Guyanese jurist Mohamed Shahabuddeen has been elected to serve as a judge on the International Criminal Court (ICC), one of six new judges elected recently.
The Coalition for the International Criminal Court in a press statement said that on Monday and yesterday during the first Resumed Session of the Seventh Session of the Assembly of States Parties (ASP) at the United Nations Headquarters in New York, the ASP elected six new judges to the ICC bench. Each of the elected judges will serve nine-year terms.
Judges were elected by a two-thirds majority of the 108 States Parties present and voting (a minimum of 72 votes was required for election). These judges will be replacing those whose terms expire in March 2009.
The statement said that in the first round of balloting, Shahabuddeen, a former attorney general of Guyana, was elected with 79 votes as was Fumaiko Saiga of Japan, who received 72 votes. Both candidates were listed as possessing “List B” qualifications
According to the statement the requirements were that candidates shall have established competence in criminal law and procedure (list A candidates) or in relevant areas of international law (list B candidates). “States Parties must also take into account the representation of the principal legal systems of the world, equitable geographical representation, a fair representation of female and male judges, and judges with legal expertise on specific issues including, but not limited to, violence against children or women”, the release said.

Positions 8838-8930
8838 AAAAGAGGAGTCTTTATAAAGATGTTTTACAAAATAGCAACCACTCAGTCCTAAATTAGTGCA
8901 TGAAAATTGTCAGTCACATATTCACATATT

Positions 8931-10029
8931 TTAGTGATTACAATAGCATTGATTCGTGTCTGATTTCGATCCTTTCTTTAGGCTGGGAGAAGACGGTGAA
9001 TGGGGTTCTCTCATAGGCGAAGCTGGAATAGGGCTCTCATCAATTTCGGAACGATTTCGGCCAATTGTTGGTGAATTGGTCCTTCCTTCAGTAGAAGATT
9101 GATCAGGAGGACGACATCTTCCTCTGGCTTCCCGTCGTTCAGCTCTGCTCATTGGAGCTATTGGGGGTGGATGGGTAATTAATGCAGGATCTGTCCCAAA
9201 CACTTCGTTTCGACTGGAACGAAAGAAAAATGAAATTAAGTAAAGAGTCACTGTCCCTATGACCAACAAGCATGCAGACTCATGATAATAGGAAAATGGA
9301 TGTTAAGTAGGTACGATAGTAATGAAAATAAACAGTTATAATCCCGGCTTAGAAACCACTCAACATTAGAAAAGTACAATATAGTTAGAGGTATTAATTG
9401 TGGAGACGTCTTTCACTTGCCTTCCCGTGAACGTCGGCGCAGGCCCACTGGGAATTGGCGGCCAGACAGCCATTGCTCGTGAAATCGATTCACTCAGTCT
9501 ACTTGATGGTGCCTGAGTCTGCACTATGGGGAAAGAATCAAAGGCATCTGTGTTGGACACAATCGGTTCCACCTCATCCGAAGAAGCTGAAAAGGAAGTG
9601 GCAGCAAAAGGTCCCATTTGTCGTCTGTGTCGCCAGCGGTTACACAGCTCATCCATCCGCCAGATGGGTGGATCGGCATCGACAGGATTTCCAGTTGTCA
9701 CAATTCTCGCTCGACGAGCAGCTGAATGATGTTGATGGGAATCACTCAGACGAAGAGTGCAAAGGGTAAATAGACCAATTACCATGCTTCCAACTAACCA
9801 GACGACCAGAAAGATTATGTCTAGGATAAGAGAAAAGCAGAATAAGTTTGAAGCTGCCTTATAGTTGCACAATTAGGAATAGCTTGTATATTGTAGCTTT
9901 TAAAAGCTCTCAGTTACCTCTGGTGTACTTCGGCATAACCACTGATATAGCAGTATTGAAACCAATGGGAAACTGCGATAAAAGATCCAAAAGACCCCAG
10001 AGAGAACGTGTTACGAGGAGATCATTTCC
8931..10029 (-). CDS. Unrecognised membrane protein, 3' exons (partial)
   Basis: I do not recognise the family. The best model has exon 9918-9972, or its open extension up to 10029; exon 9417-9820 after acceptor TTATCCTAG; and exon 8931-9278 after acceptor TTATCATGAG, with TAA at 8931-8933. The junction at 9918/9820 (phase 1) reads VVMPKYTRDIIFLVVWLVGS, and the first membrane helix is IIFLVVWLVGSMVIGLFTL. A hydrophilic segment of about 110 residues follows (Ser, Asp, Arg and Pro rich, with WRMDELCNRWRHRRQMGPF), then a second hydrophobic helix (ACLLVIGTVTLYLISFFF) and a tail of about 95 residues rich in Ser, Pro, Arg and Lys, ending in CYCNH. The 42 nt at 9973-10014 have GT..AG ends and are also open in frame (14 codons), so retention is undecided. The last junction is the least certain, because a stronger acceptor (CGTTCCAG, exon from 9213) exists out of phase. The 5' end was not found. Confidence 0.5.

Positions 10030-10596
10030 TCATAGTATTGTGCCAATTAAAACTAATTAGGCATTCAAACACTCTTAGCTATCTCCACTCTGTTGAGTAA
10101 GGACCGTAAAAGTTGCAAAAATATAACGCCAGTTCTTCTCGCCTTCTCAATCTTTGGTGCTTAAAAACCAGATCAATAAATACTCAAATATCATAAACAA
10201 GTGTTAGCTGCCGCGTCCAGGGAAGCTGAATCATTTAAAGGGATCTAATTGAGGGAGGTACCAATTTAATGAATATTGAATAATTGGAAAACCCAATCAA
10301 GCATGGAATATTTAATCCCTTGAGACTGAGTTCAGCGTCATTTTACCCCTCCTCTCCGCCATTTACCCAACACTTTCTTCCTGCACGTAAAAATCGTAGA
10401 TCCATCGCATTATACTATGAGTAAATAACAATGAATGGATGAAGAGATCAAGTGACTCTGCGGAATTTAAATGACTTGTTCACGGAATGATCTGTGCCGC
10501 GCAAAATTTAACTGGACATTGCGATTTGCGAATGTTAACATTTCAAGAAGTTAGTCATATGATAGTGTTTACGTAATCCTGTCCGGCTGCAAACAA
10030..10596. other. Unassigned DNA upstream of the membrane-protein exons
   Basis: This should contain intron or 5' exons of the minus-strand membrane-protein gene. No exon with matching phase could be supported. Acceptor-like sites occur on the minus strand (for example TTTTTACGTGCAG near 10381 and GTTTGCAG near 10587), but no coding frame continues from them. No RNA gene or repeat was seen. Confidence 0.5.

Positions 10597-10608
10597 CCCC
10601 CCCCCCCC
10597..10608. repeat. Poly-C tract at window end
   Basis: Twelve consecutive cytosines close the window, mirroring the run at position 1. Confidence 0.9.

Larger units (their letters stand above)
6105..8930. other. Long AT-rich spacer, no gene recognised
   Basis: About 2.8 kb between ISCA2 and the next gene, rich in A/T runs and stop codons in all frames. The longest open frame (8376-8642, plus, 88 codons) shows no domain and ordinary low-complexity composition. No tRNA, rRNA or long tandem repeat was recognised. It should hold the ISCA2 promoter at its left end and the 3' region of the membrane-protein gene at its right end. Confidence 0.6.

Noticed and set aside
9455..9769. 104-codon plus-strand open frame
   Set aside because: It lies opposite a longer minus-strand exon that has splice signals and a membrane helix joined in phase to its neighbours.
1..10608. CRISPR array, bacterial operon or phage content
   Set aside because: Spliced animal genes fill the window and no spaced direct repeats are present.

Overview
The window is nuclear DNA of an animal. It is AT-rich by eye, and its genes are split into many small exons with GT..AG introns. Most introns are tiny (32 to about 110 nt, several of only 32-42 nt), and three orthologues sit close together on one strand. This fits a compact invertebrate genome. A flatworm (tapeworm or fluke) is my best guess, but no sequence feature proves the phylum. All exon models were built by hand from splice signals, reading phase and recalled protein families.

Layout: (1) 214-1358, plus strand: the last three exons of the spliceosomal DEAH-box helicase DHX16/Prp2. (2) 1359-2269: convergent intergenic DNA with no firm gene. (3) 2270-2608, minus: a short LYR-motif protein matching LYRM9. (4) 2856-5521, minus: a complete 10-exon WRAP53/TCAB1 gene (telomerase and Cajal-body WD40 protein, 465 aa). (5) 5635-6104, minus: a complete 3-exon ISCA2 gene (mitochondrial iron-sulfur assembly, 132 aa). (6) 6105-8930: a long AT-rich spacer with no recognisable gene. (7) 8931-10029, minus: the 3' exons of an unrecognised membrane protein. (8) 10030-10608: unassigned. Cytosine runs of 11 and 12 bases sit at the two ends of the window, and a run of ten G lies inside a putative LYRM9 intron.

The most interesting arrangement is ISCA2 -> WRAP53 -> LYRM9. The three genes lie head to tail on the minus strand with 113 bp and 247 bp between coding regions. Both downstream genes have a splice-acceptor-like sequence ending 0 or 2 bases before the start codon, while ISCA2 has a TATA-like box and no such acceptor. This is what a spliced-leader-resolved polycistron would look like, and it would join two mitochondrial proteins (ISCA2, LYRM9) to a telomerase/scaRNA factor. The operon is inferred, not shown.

It noted that in the second round of balloting, no candidates were elected because none received the requisite two-thirds majority of votes. In the third round, Cuno Tarfusser of Italy was elected with 74 votes, but no other candidates reached or surpassed the two-thirds majority threshold so a fourth round of balloting was required, which resulted in the election of Sanji Monageng of Botswana with 75 votes.
In a fourth round of balloting, Christine Van Den Wyngaert of Belgium was elected with 73 votes. After five more rounds of balloting, Joyce Aluoch of Kenya was elected with 100 votes.
Shahabuddeen, who was born in 1931 has occupied many judicial and governmental positions in Guyana, including those of Attorney General and Minister of Legal Affairs. He also served as a Judge at the International Court of Justice from 1988 to February 1997, and has worked as an Arbitrator and Consultant in international law.
“The judges elected will arrive at the Court at a crucial time in history, where Pre-trial chambers are setting important procedural landmarks, trial chambers are dealing with the first trials and appeals are establishing jurisprudence for the future. Only with a large pool of good candidates to choose from will the states be able to provide the Court with the quality judges it deserves”, the statement asserted.